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Wednesday Oct 19, 2011

Overview of International Patent Protection for Small Business Study

From: Dr. Stuart Graham, USPTO Chief Economist and International Patent Protection Study Leader

American businesses are known around the world for ingenuity and innovation.  Many of the technologies that define our modern world – the smart phones we use to communicate, the cardiac stents that prolong lives, and the genetic tests that uncover diseases – were developed by American companies.  We invent new products, new industries, and new ways of doing business.

These innovations often come from entrepreneurs and small businesses.  Understanding the importance of their new technologies, many of them seek to protect their inventions with U.S. patents.  However, in the global economy, today’s regional supplier can quickly become tomorrow’s international market leader.  Protection for intellectual property assets overseas is now more critical than ever as more and more U.S. companies seek to fuel their growth with exports and increase their global footprint so as to become the international powerhouses of tomorrow.

Obtaining patents overseas is a complex and expensive process.  Applicants often must contend with dozens of legal systems, each with its own requirements, languages, levels of protection, and application fees.  Navigating this maze of regulations can strain the resources of small companies, who may forego international protection entirely as a result.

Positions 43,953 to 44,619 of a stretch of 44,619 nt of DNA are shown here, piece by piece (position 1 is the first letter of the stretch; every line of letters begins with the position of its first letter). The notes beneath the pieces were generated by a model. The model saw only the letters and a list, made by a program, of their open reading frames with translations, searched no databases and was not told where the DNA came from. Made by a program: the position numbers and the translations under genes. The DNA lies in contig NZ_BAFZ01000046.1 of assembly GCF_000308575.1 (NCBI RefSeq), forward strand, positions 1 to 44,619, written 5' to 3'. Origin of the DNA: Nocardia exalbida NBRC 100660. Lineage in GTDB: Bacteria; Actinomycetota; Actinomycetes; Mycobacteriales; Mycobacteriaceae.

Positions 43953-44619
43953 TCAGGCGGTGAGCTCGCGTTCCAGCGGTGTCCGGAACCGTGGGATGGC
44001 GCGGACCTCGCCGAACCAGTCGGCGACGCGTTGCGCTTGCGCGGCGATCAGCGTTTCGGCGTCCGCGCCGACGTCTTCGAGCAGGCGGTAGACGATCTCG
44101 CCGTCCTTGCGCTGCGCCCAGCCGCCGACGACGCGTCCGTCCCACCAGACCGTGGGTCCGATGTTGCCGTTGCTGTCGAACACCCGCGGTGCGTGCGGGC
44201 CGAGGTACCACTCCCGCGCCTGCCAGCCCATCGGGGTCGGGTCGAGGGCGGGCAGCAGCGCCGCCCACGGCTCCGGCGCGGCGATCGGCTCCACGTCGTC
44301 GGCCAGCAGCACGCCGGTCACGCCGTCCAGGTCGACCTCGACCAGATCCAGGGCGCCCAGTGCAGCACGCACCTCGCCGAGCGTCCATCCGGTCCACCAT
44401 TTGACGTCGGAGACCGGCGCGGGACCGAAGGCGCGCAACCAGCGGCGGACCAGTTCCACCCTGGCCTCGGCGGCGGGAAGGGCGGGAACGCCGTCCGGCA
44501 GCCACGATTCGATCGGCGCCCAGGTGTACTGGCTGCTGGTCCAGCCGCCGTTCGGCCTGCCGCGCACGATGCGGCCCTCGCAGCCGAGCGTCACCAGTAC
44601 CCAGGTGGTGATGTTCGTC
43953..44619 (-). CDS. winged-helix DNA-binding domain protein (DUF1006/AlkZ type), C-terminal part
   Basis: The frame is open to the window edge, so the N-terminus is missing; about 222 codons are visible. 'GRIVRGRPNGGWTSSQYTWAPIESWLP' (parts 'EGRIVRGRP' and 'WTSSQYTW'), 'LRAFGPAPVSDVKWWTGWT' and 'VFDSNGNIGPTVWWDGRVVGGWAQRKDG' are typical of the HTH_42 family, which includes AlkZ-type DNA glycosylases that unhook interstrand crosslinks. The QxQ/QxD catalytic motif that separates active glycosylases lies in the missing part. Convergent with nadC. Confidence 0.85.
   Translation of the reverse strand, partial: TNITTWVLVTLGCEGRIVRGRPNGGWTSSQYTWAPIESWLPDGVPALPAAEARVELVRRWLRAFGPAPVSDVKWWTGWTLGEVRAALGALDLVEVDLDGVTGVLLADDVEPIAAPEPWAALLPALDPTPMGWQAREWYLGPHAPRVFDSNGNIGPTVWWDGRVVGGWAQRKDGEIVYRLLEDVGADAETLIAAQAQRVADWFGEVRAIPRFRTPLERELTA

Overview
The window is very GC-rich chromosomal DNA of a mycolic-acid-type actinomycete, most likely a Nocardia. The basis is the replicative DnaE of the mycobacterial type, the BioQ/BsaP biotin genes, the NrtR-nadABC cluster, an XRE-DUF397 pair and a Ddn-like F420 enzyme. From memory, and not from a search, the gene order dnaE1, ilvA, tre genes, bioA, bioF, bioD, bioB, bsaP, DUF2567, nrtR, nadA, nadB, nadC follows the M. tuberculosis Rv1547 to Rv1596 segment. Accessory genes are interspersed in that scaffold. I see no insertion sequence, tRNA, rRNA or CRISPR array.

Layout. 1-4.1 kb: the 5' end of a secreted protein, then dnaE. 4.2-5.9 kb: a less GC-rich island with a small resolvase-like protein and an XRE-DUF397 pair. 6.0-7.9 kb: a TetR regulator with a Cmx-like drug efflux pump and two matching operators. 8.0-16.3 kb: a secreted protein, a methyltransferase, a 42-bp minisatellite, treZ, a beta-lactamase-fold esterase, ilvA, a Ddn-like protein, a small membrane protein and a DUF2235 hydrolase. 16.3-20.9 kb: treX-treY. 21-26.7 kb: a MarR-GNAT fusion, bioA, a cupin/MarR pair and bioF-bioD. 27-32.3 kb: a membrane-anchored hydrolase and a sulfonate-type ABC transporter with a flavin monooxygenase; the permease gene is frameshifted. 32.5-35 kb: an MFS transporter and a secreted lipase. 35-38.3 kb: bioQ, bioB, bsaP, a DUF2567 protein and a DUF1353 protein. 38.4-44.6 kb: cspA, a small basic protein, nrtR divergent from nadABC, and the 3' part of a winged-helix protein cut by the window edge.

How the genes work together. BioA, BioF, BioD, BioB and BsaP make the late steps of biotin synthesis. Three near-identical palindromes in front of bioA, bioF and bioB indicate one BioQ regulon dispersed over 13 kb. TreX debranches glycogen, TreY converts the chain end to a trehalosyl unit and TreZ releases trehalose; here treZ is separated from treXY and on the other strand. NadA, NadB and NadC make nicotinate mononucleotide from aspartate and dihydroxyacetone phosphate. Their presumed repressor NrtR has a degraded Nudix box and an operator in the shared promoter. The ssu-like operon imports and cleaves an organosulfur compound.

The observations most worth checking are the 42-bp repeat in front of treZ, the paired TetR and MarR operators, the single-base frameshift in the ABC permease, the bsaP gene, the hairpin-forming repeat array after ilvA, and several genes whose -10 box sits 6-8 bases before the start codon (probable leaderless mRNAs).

To address these issues, Congress has directed the USPTO to conduct a study on international patent protection for small businesses.  Working with the Department of Commerce and the Small Business Administration, the USPTO will determine how the Federal government can best help small businesses obtain patent protection overseas.  Part of the study will evaluate whether the Federal Government should establish a grant or loan program to defray the costs of international patent protection.  In January, the USPTO will present its report to Congress on the findings of this study.

As the PTO leader of the International Patent Protection for Small Businesses Study, I encourage you to contribute by giving testimony in our public hearings and/or by submitting written comments to the agency.  Our public hearings scheduled as follows, and written comments will be accepted until November 8, 2011:

  • Thursday, October 27, 2011 @ 1 to 4 pm, Madison Auditorium, Alexandria, VA
  • Tuesday, November 1, 2011 @ 9 am to noon, University of Southern California Gould School of Law

To learn more about the international patent protection for small business study and ways to contribute, please visit the USPTO website at http://www.uspto.gov/aia_implementation/aia_studies_reports.jsp#heading-1.

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